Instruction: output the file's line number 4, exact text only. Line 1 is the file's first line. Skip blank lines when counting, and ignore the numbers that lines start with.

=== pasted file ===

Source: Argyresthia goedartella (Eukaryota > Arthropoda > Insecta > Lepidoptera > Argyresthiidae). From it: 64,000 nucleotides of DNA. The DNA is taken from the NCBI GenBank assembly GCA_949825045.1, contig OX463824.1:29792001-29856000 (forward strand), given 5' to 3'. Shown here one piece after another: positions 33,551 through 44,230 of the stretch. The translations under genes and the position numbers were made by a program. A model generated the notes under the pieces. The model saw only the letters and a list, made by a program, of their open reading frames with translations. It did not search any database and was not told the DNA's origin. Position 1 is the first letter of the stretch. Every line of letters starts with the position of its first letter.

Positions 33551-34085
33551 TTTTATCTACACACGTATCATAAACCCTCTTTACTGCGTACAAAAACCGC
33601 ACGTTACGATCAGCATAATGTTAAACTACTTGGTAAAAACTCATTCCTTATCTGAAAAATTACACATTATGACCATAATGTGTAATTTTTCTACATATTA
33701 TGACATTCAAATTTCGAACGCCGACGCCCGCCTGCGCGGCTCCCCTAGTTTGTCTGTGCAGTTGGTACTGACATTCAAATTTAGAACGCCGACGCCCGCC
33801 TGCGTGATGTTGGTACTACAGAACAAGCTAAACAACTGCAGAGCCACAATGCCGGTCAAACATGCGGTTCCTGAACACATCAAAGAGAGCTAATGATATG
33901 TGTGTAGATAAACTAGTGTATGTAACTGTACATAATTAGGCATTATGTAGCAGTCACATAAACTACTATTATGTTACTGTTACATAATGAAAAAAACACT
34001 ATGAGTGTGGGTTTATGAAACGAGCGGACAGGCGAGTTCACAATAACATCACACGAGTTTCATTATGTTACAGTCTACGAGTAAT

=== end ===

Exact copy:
33601 ACGTTACGATCAGCATAATGTTAAACTACTTGGTAAAAACTCATTCCTTATCTGAAAAATTACACATTATGACCATAATGTGTAATTTTTCTACATATTA